C - Chemicals


Every gardener has a different opinion about how things should be done. An example is a favorite saying from one of my good gardening friends: "You get three gardeners in one room - fist fight!". While I don't completely agree with Gerry - I know that there is always more than one way to approach a subject. I hope that we can provide you with some useful information, and some ideas to get your creative juices flowing.
Main Index to Gardening Articles 
This page: C - Chemicals - Dormant Oil Bibliography
Top of Page
Gardening Page | 
The Gardening Network Intro Page | 
Seasonal Tips
Garden Articles Index 
The Garden Commando
Other Garden Links | 
Return to Wezel's Web (Beginning)
NOTICE
If you visit this page and have something interesting you would like to submit, and have a bibliography to support your material, please send your article via email to:  wezel@interlog.com

 
 


An unusually clear photo of The Garden Commando

Lime Sulphur and Dormant Oil Spraying
By The Garden Commando

Every year, around February or March, people begin to wonder when they should spray their fruit and ornamental trees. The instructions on the kits usually tell you that the spraying must be undertaken when you know you are going to have two dry days and nights, and that the temperature will remain above freezing. On the other hand, we are told that we must apply this spray before the buds actually break. Quite a conundrum.

Horticultural experts suggest that you can use the dormant oil from after the first deep freeze (so that plants are dormant) up to just prior to the buds breaking. ("Breaking" means when the outer bud case opens, revealing tender new growth inside.)

Because the weather varies so greatly from day to day, it is difficult to predict when you are going to be able to pick precisely the right time, so you have to do the best you can.

If a mild spell is predicted at some surprising time, like January or February, and the forecast suggests that we are going get a warm air mass moving in for a few days - then this is a great time to get out the hose, the hose-end sprayer, and load it up with the Lime-sulphur and Dormant oil.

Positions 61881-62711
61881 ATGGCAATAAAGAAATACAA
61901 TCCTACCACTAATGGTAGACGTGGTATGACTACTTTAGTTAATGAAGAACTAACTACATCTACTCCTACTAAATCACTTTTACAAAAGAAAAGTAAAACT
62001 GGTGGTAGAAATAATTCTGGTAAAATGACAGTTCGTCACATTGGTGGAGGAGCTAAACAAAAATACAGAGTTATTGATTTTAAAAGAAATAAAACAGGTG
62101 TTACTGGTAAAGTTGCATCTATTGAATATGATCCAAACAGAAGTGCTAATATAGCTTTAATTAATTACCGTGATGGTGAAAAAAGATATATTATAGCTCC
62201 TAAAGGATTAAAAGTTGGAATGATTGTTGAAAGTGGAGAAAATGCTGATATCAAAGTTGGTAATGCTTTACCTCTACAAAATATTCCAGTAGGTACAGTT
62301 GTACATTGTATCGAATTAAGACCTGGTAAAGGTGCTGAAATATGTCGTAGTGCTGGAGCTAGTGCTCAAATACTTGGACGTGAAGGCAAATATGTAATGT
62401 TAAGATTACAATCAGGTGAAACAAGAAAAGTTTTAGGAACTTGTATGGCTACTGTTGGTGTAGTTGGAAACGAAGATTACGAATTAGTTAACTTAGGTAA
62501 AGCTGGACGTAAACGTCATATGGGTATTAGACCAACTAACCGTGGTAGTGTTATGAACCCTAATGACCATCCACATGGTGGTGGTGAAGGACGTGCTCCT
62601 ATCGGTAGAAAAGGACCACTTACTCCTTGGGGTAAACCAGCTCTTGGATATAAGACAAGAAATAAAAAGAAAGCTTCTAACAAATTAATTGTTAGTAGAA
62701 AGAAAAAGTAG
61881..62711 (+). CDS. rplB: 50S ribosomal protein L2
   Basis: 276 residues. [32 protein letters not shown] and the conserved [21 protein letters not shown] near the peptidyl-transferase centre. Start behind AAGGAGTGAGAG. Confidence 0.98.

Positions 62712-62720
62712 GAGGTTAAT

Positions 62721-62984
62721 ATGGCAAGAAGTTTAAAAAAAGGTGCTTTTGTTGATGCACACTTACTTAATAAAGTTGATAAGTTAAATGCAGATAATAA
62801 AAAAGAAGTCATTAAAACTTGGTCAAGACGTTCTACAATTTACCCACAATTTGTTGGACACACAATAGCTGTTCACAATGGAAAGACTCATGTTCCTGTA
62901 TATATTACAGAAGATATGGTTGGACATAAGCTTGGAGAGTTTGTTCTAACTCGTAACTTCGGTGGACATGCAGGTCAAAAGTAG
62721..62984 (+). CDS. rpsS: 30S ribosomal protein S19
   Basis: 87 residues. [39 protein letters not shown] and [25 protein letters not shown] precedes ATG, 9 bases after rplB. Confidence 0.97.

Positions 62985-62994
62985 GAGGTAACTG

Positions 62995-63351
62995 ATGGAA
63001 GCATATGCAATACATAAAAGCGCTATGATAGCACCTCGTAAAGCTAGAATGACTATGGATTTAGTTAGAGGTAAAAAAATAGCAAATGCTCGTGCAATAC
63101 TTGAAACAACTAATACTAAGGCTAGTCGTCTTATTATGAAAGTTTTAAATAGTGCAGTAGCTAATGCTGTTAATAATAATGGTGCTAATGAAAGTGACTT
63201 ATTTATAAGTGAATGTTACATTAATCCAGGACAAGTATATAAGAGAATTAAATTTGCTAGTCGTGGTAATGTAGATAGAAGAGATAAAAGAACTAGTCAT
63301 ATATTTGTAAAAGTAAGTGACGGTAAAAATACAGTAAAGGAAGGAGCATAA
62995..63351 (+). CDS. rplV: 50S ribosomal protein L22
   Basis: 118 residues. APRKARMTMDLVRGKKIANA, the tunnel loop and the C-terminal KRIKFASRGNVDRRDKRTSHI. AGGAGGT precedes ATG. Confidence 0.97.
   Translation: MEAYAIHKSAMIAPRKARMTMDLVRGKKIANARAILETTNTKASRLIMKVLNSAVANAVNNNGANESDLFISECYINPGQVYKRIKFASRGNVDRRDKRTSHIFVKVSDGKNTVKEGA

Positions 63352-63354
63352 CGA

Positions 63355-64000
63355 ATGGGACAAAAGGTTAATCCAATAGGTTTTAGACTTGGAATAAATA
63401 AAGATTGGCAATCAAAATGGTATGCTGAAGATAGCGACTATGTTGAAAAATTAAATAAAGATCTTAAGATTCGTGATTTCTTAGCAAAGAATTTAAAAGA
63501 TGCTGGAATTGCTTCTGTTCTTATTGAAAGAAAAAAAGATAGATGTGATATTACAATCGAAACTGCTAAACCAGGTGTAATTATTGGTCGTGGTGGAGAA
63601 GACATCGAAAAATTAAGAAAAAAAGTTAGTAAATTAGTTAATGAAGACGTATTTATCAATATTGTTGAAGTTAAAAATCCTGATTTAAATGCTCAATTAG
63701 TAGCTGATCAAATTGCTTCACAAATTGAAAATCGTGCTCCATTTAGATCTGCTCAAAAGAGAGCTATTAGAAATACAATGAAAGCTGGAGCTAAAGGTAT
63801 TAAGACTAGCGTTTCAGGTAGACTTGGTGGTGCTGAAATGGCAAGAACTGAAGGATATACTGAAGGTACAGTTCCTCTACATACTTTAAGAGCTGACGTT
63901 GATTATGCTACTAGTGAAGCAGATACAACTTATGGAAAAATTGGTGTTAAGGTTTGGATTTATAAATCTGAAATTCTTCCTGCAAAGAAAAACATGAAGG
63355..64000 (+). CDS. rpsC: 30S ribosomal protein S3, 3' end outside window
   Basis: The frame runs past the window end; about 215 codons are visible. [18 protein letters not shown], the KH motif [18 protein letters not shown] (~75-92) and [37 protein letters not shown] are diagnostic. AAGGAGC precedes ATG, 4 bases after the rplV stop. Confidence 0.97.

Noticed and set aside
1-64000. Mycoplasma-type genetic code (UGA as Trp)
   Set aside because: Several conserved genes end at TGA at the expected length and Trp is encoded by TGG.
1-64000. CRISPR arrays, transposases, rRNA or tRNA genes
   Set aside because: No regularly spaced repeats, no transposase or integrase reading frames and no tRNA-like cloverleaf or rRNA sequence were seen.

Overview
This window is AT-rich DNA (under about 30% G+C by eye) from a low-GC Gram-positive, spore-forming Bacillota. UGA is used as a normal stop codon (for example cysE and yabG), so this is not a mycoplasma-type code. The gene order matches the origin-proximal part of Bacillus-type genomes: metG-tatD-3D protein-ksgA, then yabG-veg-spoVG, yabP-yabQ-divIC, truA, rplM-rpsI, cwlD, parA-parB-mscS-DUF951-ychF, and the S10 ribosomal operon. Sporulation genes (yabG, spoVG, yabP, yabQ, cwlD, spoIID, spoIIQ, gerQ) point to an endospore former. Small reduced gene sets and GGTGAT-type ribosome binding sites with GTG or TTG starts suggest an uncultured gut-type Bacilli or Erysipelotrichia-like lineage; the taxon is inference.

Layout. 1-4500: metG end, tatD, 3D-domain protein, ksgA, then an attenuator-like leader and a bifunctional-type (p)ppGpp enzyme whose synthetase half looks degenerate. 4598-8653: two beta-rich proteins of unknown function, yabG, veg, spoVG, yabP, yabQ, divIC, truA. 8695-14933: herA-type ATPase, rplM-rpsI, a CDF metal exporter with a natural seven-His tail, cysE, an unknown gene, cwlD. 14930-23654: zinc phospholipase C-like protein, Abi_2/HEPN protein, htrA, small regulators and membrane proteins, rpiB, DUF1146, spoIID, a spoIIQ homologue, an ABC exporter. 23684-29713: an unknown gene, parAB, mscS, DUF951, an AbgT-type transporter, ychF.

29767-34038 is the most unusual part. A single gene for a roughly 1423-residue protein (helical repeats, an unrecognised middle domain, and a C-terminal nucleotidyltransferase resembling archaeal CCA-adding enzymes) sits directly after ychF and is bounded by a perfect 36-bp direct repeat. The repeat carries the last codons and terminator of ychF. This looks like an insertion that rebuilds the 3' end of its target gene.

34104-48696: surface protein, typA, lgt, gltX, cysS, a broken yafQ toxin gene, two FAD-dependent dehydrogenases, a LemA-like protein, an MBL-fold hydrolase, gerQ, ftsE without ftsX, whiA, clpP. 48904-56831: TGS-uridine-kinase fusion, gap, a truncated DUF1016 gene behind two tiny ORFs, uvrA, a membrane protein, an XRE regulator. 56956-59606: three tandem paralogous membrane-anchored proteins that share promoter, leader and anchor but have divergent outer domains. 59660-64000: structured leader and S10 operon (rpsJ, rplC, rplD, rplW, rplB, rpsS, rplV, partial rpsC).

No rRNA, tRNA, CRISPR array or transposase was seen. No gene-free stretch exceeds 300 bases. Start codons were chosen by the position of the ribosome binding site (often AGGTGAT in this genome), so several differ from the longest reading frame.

There may still be snow on the ground, and you may be wearing heavy boots, but as long as the temperature outdoors is above freezing, and you can manipulate the hose,  you can apply the spray. In conclusion therefore, you can spray Lime Sulphur and Dormant oil pretty well at any time during the dormant period - providing you get two days of dry, preferably sunny, above-freezing weather.

Applying the dormant oil mix can be messy, and it smells awful.  While you are spraying, wear an old rain cape over your outer clothing (or just use a garbage bag with holes for head and arms), and disposable rubber gloves, When you are finished,  you will be able to remove all the outer gear and stuff it in a garbage bag before you come inside. (Hint: Try to avoid neighbours when wearing this outfit.)

You should spray your target trees and shrubs to "run off". This means that you start at the top, and keep spraying until the mix is running down the branches and dripping off.
 

The Lime Sulphur mix helps to combat fungus diseases such as black spot; the dormant oil ibn which it is suspended smothers overwintering insects eggs, such as those of scale, and aphid and thrips.

Spraying with the Dormant Oil mix does not completely prevent pest and disease problems from occurring in your trees and shrubs, but it certainly drastically reduces the occurrence. This means that you will have fewer pest and disease related problems during the growing season.

Bibliography

The following texts were used to obtain information and references to validate the process analysis provided in this text.

Name of Author  Name of book or Text  Publisher and Year 
Hawthorne, Ross Gardening from the Ground Up Wilson Laboratories Inc. Dundas, 
Ontario, Canada. 1989 
Ridell, Jack 
Switzer, Clay 
Insect and Disease Control in the Home 
Garden 
Ministry of Agriculture and Food. 
Toronto, Canada. 1988

 
This page was updated December 28/99 

Comments or suggestions on this Web page: wezel@interlog.com